Courtesy of the Data Protection Commission (DPC), the Dublin City Electoral Lists for 1937-64 have been taken offline from the free to access Dublin City Libraries & Archives Heritage Databases site. See note on the site.
As I understand it, this instance of the DPC getting involved in the removal of online access to records has come about rather more organically than the last, which saw online availability of the General Register Office's birth, marriage and death indexes seriously curtailed in July 2014. That earlier occasion came about as the result of a complaint from one person with a vested interest in the records being kept offline.
This time round has nothing to do with 'protectionism', but once again, the DPC's intervention means that public access to the records of a lot of dead people is being restricted.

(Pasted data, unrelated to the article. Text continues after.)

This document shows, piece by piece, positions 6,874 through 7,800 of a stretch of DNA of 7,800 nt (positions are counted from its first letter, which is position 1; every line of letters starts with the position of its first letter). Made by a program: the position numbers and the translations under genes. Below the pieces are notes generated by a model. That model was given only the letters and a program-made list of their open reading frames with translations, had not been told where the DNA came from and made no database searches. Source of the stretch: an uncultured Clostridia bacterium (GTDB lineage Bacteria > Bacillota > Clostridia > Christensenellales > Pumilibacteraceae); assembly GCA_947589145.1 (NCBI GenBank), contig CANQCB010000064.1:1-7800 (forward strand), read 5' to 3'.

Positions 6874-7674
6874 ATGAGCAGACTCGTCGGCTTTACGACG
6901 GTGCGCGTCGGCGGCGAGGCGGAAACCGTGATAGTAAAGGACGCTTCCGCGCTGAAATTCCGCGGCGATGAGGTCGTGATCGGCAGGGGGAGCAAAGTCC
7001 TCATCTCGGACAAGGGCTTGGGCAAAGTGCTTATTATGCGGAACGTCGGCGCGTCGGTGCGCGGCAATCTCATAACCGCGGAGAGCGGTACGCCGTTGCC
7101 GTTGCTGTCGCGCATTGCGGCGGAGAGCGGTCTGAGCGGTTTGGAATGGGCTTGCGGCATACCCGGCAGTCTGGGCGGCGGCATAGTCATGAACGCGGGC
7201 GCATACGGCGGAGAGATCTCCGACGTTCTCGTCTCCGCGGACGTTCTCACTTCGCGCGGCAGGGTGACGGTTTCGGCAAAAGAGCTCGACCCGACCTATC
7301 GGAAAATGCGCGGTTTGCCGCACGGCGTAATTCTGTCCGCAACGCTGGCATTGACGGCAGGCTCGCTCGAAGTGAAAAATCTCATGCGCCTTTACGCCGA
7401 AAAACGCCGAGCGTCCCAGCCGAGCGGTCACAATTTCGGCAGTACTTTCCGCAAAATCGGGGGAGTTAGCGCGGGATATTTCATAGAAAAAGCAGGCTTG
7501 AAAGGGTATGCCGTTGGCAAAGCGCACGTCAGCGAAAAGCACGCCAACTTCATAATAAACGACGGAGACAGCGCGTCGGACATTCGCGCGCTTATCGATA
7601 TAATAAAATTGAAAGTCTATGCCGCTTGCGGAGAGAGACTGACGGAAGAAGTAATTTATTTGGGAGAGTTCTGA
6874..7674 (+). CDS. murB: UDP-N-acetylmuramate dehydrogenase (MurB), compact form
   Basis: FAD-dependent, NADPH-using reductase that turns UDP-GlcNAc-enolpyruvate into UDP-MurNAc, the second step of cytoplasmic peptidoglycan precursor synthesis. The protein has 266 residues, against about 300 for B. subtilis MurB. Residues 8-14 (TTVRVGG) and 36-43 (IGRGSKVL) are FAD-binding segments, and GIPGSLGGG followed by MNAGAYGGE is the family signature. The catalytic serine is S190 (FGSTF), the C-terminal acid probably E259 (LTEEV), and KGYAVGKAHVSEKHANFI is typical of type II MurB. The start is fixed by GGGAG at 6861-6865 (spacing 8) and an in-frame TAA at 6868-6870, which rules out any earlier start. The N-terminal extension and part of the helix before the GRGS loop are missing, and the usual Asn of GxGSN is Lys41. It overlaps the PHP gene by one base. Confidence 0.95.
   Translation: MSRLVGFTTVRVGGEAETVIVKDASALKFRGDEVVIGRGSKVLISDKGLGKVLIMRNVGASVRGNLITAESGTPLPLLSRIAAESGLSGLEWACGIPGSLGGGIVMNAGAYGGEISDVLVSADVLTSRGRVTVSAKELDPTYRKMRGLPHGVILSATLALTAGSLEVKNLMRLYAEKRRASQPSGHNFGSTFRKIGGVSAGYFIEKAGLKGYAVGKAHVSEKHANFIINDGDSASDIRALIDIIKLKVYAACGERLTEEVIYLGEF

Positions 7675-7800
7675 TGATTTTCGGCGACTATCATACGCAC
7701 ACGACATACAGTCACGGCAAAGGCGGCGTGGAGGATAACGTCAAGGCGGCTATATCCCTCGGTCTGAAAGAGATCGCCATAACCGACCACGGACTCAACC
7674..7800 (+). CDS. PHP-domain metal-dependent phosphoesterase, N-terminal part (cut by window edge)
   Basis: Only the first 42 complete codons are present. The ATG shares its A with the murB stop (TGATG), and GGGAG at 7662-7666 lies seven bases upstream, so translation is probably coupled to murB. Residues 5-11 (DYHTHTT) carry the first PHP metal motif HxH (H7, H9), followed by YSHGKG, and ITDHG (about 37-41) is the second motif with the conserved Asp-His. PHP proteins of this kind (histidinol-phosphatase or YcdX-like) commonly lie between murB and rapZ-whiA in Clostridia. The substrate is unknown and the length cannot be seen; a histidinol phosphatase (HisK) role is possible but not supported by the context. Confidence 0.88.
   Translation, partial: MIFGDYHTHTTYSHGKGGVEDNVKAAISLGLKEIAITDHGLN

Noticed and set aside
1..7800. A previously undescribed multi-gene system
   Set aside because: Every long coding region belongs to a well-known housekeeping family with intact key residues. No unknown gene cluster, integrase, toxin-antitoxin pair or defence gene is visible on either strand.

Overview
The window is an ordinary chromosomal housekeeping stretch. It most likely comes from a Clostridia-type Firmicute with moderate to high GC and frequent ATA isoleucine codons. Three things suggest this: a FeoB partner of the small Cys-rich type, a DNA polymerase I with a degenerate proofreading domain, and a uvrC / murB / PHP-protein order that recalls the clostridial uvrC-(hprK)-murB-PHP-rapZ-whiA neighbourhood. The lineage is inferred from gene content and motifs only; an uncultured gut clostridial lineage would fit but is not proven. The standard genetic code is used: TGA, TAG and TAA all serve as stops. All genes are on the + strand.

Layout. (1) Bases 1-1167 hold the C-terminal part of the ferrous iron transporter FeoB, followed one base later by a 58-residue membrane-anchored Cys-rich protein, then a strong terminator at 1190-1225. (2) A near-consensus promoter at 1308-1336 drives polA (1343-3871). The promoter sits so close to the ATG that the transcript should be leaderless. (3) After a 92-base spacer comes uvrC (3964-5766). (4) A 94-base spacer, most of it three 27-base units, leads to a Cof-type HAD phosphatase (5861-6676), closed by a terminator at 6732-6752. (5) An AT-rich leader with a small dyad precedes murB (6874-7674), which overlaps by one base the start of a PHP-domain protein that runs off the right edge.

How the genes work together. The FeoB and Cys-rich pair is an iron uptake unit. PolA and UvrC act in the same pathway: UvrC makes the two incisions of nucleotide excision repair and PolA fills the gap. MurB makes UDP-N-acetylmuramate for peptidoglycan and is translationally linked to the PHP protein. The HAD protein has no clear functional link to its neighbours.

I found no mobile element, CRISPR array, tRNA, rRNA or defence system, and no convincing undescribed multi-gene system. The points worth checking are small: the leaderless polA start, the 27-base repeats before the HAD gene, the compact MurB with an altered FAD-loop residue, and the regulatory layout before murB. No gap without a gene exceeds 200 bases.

In the 1937 list, for example, eligibility for the vote started at age 21, so it is made up in its entirety of people born at least 100 years ago. Only 600 or so over-100 year olds live in Ireland; I wonder how many would be even slightly troubled by someone knowing where they lived 79-odd years ago. Even if you take the 1964 list, the youngest people in the list would now be in their mid-70s. What possible harm could be done by anyone (never mind genealogists!) knowing where someone lived more than half a century ago?
The lists didn't provide any other information: not ages, not household members, nada. Just name and address, and the certainty that the person listed was of voting age.
The knee-jerk response by the DPC is made all the more ridiculous when you consider that you can freely check the CURRENT electoral list for anywhere in Ireland at checktheregister.ie.
Representations to the DPC are being made, and I'll bring you more information in due course*.
Note: The database is available to personal visitors in the Reading Room of the DCL&A in Pearse Street, Dublin.
*Monday 22 August: See Irish Times : Removal of Dublin electoral database unwarranted, by Steven Smyrl MAGI FIGRS.